Making Art Visible: Leonardo’s Horse

Close-up of Leonardo's horse“Leonardo’s lost horse stands as a ‘symbol of overcoming the impossible.’ ” – New York Times,  Moving Leonardo’s Horse, February 23, 2014

Although Leonardo completed the stallion  for Francesco Sforza, Duke of Milan, in 1493, it took 500 years before the public would see it. The true story, better known by children than adults, Leonardo's Horse by Jean Fritz(as the result of Jean Fritz’ book, Leonardo’s Horse) has recently come to light in a New York Times piece. It’s a tale worth telling.

Leonardo didn’t cast his horse until just before the French invaded Milan in 1499. His delay caused the literal undoing of his 24 foot masterpiece. It would consume 58,000 pounds of copper and tin,  and Leonardo’s horse was fated to become the target of enemy arrows.

Dent with a model of Leonardo's horse
Dent with a model of Leonardo’s horse

Centuries later, Charles Dent, an American pilot, was determined to recreate it, and it all but happened before he became ill and died. But his horse had noticeable anatomical flaws. And so there was to be a new beginning. Nina Akumu started from scratch. Five centuries from the date of its original construction the steed traveled from New York to Milan to be installed at a racetrack far from the city.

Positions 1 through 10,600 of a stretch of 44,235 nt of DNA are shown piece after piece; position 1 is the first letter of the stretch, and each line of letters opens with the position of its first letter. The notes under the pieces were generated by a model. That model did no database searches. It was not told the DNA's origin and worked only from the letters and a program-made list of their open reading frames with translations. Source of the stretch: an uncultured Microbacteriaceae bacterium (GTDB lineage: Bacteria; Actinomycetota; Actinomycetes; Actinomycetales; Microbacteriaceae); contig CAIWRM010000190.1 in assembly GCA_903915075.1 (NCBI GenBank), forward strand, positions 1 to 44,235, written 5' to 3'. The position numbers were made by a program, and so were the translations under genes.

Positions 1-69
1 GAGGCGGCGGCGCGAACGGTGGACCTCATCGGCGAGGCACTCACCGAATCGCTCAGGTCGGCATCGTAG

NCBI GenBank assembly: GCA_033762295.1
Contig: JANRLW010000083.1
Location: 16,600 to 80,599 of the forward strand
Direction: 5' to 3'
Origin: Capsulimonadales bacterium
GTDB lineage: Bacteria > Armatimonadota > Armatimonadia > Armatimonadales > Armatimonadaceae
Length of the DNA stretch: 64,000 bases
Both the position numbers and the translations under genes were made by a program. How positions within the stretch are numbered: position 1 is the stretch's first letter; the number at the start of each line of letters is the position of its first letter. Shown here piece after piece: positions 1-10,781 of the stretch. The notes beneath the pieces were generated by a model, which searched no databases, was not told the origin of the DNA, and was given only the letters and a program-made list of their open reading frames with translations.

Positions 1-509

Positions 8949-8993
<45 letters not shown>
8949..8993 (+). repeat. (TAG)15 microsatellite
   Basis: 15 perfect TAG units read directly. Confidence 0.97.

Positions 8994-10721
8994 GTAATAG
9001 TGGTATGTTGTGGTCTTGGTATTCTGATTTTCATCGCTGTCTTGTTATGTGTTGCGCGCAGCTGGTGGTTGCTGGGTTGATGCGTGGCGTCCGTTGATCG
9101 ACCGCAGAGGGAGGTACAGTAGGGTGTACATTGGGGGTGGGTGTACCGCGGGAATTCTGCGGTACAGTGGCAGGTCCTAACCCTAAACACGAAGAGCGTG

Leonardo's HorseLeonardo’s horse was something I had to see. Nothing could have prepared me for the enormity -the majesty of what the artist had envisioned And virtually no one was there to experience it.

Recently the people of Milan requested that it be brought back home. Leonardo's HorseWith the horse’s relocation to the city, it would be available to a wider audience – the public. That’s what this work, and so much of Art deserves. To be made visible.

The same is true of Art that children make. The Advent School Early Childhood Center - 2012Nobody’s comparing what kids create to Leonardo’s masterpiece – but we must give it the attention that all Art deserves. There is importance to children’s work. We must preserve and honor it so they keep on making Art.

Sincerely, Nancy Harris Frohlich

Next time: Making Kids’ Art Visible

Fresco made at Charles River School
Fresco and Mummies at Charles River School, Dover, MA – on Permanent Display

On Permanent Display

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